dfs

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Depth-first search

Depth-first search is an algorithm to traverse a graph. It starts from a root vertex and tries to go quickly as far from as possible.

Keywords
graphs
Usage
dfs(graph, root, neimode = c("out", "in", "all", "total"),
  unreachable = TRUE, order = TRUE, order.out = FALSE, father = FALSE,
  dist = FALSE, in.callback = NULL, out.callback = NULL, extra = NULL,
  rho = parent.frame())
Arguments
graph

The input graph.

root

The single root vertex to start the search from.

neimode

For directed graphs specifies the type of edges to follow. ‘out’ follows outgoing, ‘in’ incoming edges. ‘all’ ignores edge directions completely. ‘total’ is a synonym for ‘all’. This argument is ignored for undirected graphs.

unreachable

Logical scalar, whether the search should visit the vertices that are unreachable from the given root vertex (or vertices). If TRUE, then additional searches are performed until all vertices are visited.

order

Logical scalar, whether to return the DFS ordering of the vertices.

order.out

Logical scalar, whether to return the ordering based on leaving the subtree of the vertex.

father

Logical scalar, whether to return the father of the vertices.

dist

Logical scalar, whether to return the distance from the root of the search tree.

in.callback

If not NULL, then it must be callback function. This is called whenever a vertex is visited. See details below.

out.callback

If not NULL, then it must be callback function. This is called whenever the subtree of a vertex is completed by the algorithm. See details below.

extra

Additional argument to supply to the callback function.

rho

The environment in which the callback function is evaluated.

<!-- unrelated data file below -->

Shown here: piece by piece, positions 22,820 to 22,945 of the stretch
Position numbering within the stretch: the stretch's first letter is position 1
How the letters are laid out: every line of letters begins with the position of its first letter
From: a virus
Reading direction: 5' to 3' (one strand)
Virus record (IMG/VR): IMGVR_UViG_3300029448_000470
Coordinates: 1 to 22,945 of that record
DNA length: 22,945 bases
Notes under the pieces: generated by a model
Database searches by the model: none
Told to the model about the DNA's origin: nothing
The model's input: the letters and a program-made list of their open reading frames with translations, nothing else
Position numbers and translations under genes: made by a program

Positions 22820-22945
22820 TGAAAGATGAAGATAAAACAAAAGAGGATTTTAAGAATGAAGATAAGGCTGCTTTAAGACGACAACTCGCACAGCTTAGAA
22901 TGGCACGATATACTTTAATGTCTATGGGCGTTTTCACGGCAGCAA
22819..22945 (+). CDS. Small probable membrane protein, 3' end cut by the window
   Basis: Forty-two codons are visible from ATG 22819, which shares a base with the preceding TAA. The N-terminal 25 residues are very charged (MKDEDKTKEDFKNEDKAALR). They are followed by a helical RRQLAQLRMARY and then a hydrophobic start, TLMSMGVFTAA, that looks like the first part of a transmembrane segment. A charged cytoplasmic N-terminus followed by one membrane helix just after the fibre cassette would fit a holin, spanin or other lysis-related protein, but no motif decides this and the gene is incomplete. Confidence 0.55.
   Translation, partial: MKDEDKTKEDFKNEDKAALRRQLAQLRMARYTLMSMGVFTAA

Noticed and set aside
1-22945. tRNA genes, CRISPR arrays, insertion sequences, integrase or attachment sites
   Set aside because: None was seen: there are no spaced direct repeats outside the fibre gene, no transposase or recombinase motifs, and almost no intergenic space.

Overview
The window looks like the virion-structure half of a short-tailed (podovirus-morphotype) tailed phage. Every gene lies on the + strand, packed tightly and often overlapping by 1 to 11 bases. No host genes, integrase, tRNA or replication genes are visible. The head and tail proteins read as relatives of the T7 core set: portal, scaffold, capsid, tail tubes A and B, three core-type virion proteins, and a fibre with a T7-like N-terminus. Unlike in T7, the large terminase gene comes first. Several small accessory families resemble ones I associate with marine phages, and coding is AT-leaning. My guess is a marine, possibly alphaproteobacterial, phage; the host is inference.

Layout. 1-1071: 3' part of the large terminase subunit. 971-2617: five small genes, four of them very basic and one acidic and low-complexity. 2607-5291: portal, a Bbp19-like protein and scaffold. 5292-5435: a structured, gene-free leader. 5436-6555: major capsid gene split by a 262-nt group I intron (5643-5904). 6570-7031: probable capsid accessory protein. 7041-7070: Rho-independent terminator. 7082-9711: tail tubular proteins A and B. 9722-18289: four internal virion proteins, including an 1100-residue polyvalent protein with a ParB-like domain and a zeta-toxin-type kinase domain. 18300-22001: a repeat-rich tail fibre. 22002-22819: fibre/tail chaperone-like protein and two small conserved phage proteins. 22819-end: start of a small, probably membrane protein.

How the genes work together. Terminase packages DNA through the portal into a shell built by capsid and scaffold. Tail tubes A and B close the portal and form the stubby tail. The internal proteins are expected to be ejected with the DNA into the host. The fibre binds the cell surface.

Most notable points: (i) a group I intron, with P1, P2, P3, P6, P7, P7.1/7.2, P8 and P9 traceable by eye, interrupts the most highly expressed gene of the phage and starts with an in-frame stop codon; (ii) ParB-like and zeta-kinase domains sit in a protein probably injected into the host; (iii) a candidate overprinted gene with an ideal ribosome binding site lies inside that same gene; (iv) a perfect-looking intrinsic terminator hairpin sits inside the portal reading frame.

Details

The callback functions must have the following arguments:

graph

The input graph is passed to the callback function here.

data

A named numeric vector, with the following entries: ‘vid’, the vertex that was just visited and ‘dist’, its distance from the root of the search tree.

extra

The extra argument.

See examples below on how to use the callback functions.

Value

A named list with the following entries:

root

Numeric scalar. The root vertex that was used as the starting point of the search.

neimode

Character scalar. The neimode argument of the function call. Note that for undirected graphs this is always ‘all’, irrespectively of the supplied value.

order

Numeric vector. The vertex ids, in the order in which they were visited by the search.

order.out

Numeric vector, the vertex ids, in the order of the completion of their subtree.

father

Numeric vector. The father of each vertex, i.e. the vertex it was discovered from.

dist

Numeric vector, for each vertex its distance from the root of the search tree.

Note that order, order.out, father, and dist might be NULL if their corresponding argument is FALSE, i.e. if their calculation is not requested.

See Also

bfs for breadth-first search.

Aliases
  • dfs
  • graph.dfs
Examples
# NOT RUN {
## A graph with two separate trees
dfs(make_tree(10) %du% make_tree(10), root=1, "out",
          TRUE, TRUE, TRUE, TRUE)

## How to use a callback
f.in <- function(graph, data, extra) {
  cat("in:", paste(collapse=", ", data), "\n")
  FALSE
}
f.out <- function(graph, data, extra) {
  cat("out:", paste(collapse=", ", data), "\n")
  FALSE
}
tmp <- dfs(make_tree(10), root=1, "out",
                 in.callback=f.in, out.callback=f.out)

## Terminate after the first component, using a callback
f.out <- function(graph, data, extra) {
 data['vid'] == 1
}
tmp <- dfs(make_tree(10) %du% make_tree(10), root=1,
                 out.callback=f.out)


# }
Documentation reproduced from package igraph, version 1.2.2, License: GPL (>= 2)

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